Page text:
Stock prices whiz by on a ticker near the Goldman Sachs booth on the floor of the New York Stock Exchange in New York.
Stock prices whiz by on a ticker near the Goldman Sachs booth on the floor of the New York Stock Exchange in New York. - 
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Kai Ryssdal: Goldman Sachs reported an eyebrow-raising number today. Nearly $3.5 billion in quarterly profit. Healthy, by almost any measure. But there's a backstory here that's really kind of important. Like all investment banks, Goldman relies on its reputation to do business. If they think Goldman can't pay them back, other banks aren't about to lend them money. All you have to do is think back to Bear Stearns and Lehman Brothers if you need some real life examples of that one.

Now, with earnings like today's, no one's questioning Goldman's ability to service its loans. But its all-important reputation is still under attack as Marketplace's Alisa Roth reports.

ALISA ROTH: Goldman Sachs is primarily an investment bank. It advises companies on mergers and acquisitions and helps them raise money. And it trades. A lot.

David Stowell is a professor of finance at the Kellogg School of Management at Northwestern. He says to do all that, the bank needs cash.

DAVID STOWELL: An investment bank has to raise an enormous amount of financing. They obviously issue stock to raise equity financing, but they issue lots of bonds, and borrow money.

Goldman Sachs borrows because it doesn't have big deposits like other commercial banks. It gets its money from lots of sources. One of the biggest is short-term loans from other banks.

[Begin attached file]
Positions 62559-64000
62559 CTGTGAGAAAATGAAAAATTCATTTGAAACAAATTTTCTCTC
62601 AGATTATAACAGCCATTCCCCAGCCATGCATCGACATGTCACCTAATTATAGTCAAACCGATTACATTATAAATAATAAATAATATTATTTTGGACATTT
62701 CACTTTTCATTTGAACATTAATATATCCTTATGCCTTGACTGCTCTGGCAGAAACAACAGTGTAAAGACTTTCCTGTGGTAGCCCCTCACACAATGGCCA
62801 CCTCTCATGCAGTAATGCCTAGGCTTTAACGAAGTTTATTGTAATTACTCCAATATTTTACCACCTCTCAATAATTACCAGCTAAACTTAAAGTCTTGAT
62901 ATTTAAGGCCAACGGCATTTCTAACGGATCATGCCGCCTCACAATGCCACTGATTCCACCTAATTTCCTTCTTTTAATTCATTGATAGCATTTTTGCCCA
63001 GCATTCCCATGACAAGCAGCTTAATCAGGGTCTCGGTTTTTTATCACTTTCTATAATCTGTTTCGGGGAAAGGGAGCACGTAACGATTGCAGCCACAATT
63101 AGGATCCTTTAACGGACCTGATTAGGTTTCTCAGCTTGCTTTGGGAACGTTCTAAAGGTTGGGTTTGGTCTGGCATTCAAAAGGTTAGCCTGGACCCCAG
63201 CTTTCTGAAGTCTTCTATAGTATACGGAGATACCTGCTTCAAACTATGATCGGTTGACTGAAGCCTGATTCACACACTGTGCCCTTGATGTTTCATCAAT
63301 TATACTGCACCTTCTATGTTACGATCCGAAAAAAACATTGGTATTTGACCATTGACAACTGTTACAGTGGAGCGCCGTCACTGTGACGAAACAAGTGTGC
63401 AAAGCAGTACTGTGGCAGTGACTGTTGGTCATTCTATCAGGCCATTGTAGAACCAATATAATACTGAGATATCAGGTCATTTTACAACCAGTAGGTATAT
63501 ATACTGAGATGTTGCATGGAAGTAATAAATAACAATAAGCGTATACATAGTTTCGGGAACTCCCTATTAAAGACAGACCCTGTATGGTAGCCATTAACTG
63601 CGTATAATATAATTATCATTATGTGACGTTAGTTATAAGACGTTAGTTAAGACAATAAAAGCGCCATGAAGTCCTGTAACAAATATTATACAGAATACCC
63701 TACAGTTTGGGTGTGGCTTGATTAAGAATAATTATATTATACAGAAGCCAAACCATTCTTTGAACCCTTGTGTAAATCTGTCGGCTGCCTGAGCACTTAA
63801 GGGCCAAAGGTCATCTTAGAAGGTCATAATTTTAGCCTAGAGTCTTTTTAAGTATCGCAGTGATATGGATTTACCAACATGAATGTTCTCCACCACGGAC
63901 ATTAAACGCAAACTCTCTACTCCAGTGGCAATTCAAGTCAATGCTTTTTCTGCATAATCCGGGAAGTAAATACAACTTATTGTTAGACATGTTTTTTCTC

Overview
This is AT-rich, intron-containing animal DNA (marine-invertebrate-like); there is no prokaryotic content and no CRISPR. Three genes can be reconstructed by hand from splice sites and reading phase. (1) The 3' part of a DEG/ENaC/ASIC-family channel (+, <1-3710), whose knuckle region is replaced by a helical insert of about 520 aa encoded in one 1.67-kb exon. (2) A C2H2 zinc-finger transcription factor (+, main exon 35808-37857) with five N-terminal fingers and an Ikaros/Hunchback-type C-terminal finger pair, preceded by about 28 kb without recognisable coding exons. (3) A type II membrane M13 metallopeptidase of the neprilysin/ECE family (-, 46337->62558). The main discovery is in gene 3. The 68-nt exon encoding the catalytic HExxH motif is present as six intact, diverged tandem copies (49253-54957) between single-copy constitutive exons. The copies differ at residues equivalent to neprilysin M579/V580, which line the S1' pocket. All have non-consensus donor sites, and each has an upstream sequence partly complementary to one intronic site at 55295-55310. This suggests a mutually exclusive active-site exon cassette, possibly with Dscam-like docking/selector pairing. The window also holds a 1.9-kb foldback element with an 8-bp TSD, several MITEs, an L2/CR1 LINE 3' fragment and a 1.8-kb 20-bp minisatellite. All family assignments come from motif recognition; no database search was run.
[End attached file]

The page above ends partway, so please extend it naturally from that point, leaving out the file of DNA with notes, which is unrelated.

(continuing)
But those banks won't lend to Goldman. If they don't think the firm will make good on its debts.

STOWELL: A firm like Goldman Sachs, reputation is extremely important. But you have to separate to a certain extent reputation from credit-worthiness.

It was a lack of credit-worthiness that brought down Lehman Brothers and Bear Stearns. Lenders got nervous they wouldn't get their money back. So they stopped lending. With no money those banks couldn't do business and they collapsed.

Anil Kashyup is a professor at the University of Chicago's business school. He says credit-worthiness isn't a problem for Goldman.

But all this attention from the government could be.

Anil Kashyup: So I think amongst the consenting adults that participate in this market, I'm not sure that this is as critical for undermining the trust as the perception that if the government's out to get these guys maybe we don't want to get tangled up in it and be transacting with them.

Kashyup says Goldman's allegedly dirty dealings probably won't turn out to be a big deal.

KASHYUP: I don't think their customers are going to desert them.

He says in the end, this is all about reputation. And Goldman's reputation as a solid moneymaker will more than make up for a whiff of scandal.

In New York, I'm Alisa Roth for Marketplace.